I began writing this with the intent ionof heralding the virtues of taking over texting. That is until I stumbled on an article in Inc. Magazine that made me re-think my position (kind of). On a daily basis, I see the havoc that results from misconstrued text messages - ruined friendships & unnecessarily long arguments that could be quickly resolved with a five minute voice conversation.
In full disclosure, I’m an introvert who much prefers text over talking in situations that I anticipate will be awkward or contentious. My teenage clients have shown me, too, that (treatment appropriate) texting can strengthen the therapeutic relationship. Ultimately, though, I believe that talking trumps texting to discuss sensitive topics. The sterile words on a screen too easily take on the projected emotions of the reader, potentially transforming a well-intended message into a spark that ignites an unnecessary conflict at best and a destroyed relationship at worst. Perhaps, I am a reflection of my 1990s counselor training. The extent of text messaging in those days was calling someone’s pager and entering my assigned code.
Jayson Demers, in his article "Communication in 2015: Text, Voice, Video or In-Person?" outlined advantages and disadvantages of text and voice communication. Check out this excerpt from Jayson’s article:
- It forces us to be concise. In texts and emails, there's no room for small talk or pleasantries, so your message gets right to the point.
- Your message is on the record. There's room for misinterpretation, but the original message can't be questioned--it's searchable, and available for reference by all parties involved.
- You can be precise. Writing things down forces us to think carefully about what it is we want to say. In many cases, that makes us more likely to be specific and write in detail.
- You can be organized. Text messages are somewhat more limiting, but in emails, it's easy to organize your message in a way that visually makes sense.
- Text carries no tone. Aside from emoticons, which are usually seen as unprofessional, there's no way to infuse subtext into your message. Any tone of voice or body language is instantly lost.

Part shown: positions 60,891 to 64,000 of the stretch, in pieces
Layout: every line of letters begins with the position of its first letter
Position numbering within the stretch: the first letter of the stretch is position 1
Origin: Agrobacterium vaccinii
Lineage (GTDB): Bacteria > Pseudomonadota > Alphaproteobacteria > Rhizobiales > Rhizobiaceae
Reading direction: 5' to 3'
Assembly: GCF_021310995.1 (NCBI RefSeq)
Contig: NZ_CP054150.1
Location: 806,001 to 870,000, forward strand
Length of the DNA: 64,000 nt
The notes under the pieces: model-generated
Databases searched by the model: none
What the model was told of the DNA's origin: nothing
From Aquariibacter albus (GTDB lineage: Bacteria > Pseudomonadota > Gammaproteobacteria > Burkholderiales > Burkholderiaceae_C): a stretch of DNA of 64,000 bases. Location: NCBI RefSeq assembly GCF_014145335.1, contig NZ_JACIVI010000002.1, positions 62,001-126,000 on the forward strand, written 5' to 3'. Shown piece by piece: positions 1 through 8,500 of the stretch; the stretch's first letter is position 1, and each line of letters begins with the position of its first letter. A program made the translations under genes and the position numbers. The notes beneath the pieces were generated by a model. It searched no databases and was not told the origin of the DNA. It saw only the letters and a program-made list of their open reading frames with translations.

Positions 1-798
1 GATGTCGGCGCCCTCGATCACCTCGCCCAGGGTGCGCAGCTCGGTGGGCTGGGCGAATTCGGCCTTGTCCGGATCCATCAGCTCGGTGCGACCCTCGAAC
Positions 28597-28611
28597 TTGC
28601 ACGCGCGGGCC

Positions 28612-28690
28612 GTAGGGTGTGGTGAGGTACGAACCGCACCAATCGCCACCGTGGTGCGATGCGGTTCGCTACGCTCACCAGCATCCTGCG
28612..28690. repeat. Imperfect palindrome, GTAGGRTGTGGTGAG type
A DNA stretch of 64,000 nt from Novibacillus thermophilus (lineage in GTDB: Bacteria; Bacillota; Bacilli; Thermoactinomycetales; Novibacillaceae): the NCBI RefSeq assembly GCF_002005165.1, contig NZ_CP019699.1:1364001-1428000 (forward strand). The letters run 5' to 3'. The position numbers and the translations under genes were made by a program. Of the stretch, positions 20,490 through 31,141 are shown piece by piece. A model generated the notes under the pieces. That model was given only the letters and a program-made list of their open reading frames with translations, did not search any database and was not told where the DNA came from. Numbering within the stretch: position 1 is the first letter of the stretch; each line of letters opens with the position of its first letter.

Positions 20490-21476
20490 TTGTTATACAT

- Text can be misinterpreted. While it's also possible for vocal interaction to be misheard or misinterpreted, text is not a foolproof means of communication. One spelling error or one skip-over could ruin the effect your message is intended to have.
- It's impersonal. Some messages require compassion and sympathy in their delivery, and text simply doesn't have the same effect as a face-to-face meeting.
- There's no back-and-forth. In some cases this can be advantageous, but with text, there's no opportunity to open a group discussion. There is only a punctuated series of one-to-one responses.
- Text is fast and precise, and it holds people accountable to their messages, but it's also impersonal and subject to interpretation. It's an excellent choice of medium, but only when your message is better served by being on the record than it is by being conveyed with emotion.
It doesn't require much attention. Unlike text messages, which require a manual user input, or in-person meetings, which require full focus, phone calls give you more freedom.
You can express inflection without worrying about body language. Voice carries tone much better than text messages, allowing you to inject humor or sympathy into your words without having to pay attention to your body language.
- Several people can connect simultaneously and remotely. Using conference calls, several people from all around the world can speak together at once.
People speak over each other. With speech delays and few body cues, it's easy for people to clamor over each other, especially while on a conference line.
- Phone calls are great for connecting several remote people at once, but the inefficiency of communication often makes in-person meetings or text messages better options.
What do you prefer - texting or talking? Let me hear from you.
Until next time,
Happy talking…or texting!